|Publication number||US5415725 A|
|Application number||US 08/269,783|
|Publication date||May 16, 1995|
|Filing date||Jul 1, 1994|
|Priority date||Jul 1, 1994|
|Publication number||08269783, 269783, US 5415725 A, US 5415725A, US-A-5415725, US5415725 A, US5415725A|
|Original Assignee||Scharf; Gary|
|Export Citation||BiBTeX, EndNote, RefMan|
|Patent Citations (6), Referenced by (19), Classifications (17), Legal Events (8)|
|External Links: USPTO, USPTO Assignment, Espacenet|
The invention relates to a carpet removing device, and more specifically a device for removing carpet that has been glued to a concrete surface or other type of support surface.
There are several situations where carpet is glued to its supporting surface. Some instances are in shopping malls, commercial offices, motels, hotels etc. The glue used is an extremely strong adhesive making it very difficult to remove old carpet for replacement purposes. Normally a crew of several men must pry up small sections of the carpet at a time. This is very hard physical work and expensive to do. The work of prying up the carpet often results in strained back muscles and other physical problems.
It is an object of the invention to provide a novel apparatus for removing glued-down carpet that eliminates the strains that are normally placed upon a person's back and other muscles when trying to pry up the carpet.
It is also an object of the invention to provide a novel apparatus for removing glued-down carpet that allows the removal to be accomplished in a much shorter period of time and at a reduced cost.
It is another object of the invention to provide a novel apparatus for removing glued-down carpet that will literally drive itself across the carpet strip being removed by the motor of the apparatus.
It is an additional object of the invention to provide a novel apparatus for removing glued-down carpet that is economical to manufacture and market.
The apparatus for removing glued-down carpet has a frame structure formed from a pair of laterally spaced side walls and a plurality of laterally extending support cross members that have their opposite ends connected to the top edges of the side walls. A handle, much in the manner of a lawn mower handle, has its laterally spaced forward ends connected to the top end of a pair of laterally spaced leverage arms that are pivotally secured to the side walls. An electric motor that is connected to a gear box is mounted on the top surface of one of the support cross members. An electrical cord that extends from the drive motor leads to an on/off switch mounted on the top of the rear end of the handle. An electric cord leads from the on/off switch to a plug to be inserted into an electrical wall socket. A pair of wheels are mounted on an axle extending laterally between the respective side walls adjacent their rear end.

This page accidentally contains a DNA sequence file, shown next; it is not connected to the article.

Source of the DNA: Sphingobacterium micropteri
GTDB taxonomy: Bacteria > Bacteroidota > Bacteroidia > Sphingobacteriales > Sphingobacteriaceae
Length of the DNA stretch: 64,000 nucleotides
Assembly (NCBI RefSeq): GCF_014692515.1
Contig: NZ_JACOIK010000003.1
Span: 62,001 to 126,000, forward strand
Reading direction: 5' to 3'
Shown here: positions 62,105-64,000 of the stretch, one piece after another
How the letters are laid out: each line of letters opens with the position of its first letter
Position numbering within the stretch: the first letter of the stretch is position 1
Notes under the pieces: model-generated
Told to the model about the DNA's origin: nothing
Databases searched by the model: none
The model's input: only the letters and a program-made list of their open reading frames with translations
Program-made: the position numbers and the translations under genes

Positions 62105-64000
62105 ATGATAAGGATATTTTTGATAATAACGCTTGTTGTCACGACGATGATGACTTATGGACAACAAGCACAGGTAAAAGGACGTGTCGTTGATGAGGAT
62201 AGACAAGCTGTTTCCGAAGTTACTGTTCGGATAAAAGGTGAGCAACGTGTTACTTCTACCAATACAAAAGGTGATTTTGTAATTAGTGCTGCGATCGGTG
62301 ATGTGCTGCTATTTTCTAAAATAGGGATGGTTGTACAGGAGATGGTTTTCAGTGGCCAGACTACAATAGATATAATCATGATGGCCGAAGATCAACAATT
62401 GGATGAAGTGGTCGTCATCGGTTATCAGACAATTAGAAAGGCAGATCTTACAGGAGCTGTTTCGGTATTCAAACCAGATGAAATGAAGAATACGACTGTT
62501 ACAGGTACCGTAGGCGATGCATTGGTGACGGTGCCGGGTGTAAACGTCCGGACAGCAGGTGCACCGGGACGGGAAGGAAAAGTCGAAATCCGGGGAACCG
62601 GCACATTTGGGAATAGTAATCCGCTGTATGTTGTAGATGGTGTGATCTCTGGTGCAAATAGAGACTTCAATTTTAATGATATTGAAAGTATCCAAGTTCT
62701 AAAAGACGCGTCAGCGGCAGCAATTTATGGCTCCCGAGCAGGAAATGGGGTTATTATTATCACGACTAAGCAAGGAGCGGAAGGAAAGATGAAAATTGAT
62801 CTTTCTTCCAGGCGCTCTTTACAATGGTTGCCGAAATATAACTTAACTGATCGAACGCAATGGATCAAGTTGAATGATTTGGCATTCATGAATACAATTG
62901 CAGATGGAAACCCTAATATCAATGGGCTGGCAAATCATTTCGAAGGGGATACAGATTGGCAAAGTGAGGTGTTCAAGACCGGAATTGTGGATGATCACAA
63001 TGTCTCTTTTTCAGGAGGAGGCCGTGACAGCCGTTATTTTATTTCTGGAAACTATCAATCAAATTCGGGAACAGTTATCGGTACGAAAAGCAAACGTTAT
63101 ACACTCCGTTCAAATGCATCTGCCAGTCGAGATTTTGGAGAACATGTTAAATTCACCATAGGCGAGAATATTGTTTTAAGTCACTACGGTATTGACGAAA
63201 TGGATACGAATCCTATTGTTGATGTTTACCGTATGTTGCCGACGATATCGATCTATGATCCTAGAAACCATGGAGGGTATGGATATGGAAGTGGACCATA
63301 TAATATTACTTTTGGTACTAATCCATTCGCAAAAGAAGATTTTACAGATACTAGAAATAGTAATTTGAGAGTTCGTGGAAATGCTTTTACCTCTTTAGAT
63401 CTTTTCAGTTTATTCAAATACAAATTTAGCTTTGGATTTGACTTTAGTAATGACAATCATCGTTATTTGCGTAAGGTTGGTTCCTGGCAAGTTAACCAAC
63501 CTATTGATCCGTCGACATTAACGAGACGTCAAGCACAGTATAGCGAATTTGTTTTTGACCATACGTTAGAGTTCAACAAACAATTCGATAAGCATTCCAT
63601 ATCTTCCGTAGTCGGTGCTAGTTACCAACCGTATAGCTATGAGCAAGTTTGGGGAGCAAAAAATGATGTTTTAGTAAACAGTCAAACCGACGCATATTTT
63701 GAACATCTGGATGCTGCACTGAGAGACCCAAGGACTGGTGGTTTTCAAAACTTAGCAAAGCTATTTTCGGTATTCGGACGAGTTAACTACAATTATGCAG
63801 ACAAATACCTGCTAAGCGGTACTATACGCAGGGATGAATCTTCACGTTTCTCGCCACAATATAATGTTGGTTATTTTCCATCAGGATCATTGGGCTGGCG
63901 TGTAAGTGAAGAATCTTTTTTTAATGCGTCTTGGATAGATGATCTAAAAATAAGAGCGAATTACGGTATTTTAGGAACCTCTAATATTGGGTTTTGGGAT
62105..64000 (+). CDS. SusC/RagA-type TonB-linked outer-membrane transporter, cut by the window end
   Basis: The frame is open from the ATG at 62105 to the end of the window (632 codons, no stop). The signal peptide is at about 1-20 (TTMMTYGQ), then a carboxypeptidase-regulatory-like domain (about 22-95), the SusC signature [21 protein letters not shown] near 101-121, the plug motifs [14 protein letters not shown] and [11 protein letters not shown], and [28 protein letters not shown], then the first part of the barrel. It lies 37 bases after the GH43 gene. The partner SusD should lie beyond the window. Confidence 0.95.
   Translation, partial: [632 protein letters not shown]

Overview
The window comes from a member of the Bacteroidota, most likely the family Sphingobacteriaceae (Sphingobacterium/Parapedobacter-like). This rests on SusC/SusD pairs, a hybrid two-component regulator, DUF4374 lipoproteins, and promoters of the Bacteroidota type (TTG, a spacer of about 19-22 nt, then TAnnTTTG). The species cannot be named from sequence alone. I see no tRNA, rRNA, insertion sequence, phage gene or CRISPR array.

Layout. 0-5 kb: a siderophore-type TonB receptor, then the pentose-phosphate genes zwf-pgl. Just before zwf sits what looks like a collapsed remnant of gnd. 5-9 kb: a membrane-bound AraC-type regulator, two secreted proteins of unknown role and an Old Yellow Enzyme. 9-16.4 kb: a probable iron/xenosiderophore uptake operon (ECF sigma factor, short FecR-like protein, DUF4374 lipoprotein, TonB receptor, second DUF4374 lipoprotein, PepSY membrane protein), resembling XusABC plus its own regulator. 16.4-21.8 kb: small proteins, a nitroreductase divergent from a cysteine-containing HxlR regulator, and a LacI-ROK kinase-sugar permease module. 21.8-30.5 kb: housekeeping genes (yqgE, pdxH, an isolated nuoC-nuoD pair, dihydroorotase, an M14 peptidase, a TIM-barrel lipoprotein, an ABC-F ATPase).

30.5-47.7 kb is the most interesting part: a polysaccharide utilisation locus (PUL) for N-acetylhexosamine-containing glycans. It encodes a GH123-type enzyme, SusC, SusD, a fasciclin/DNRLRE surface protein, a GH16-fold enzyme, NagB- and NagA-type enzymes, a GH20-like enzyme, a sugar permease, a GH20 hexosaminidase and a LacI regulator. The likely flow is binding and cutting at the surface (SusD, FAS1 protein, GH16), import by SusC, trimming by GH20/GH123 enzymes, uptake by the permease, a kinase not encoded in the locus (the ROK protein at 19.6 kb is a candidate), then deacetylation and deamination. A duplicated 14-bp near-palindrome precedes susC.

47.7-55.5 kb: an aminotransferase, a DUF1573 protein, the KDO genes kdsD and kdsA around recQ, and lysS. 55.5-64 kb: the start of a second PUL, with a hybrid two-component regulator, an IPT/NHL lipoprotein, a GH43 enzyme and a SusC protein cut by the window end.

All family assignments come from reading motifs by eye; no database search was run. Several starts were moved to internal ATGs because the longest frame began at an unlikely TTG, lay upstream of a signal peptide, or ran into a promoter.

Adjacent the front end of the side walls, in a spaced vertical relationship, are mounted a pair of drive rollers that are positioned a predetermined height above a pressure roller. Both the drive rollers and pressure roller have shafts extending outwardly from their opposite ends and these are journaled in bearing assemblies mounted on the inner surface of the respective side walls and on the inner surface of the bottom end of the leverage arms. The shafts of the drive rollers extends through one of the side walls and they have a sprocket gear mounted thereon. A drive shaft also extends from the gearbox and it has a sprocket gear thereon. A chain passes around the respective sprocket gears to transmit the rotational motion of the drive shaft of the electric motor to the drive rollers.
The manner in which the apparatus is used will now be described. First a triangularly shaped tab portion of the glued down carpet is cut and raised by using a giant awl in order to lift the tab portion high enough to expose approximately six inches of material. This tab portion is then threaded over the pressure roller and under the drive rollers. At least one of the drive rollers are coated with an abrasive material on its outer surface. By pressing downwardly on the handle, the leverage arms pivot the pressure roller up towards the drive roller. Once the pressure roller has been actuated sufficiently to provide a positive grip on the tab portion of the carpet, the on/off switch is actuated causing the electric motor to drive the apparatus forwardly. There are a pair of laterally spaced knives supported from the inner surface of the side walls. Thus, as the tab portion of the glued down carpet is being drawn inwardly between the pressure roller and the drive rollers, the laterally spaced knives are cutting the carpet into a strip having a predetermined width W. When the person operating the apparatus approaches the last six inches next to the wall, they shut off the motor and merely pull downwardly on the handle and with its leverage they can lift the last six inches of glued down carpet. Next another strip of carpet is lifted in the same manner and this continues until all the carpet is removed.
FIG. 1 is a top plan view of the apparatus for removing glued-down carpet;
FIG. 2 is a schematic cross sectional view taken along lines 2--2 of FIG. 1;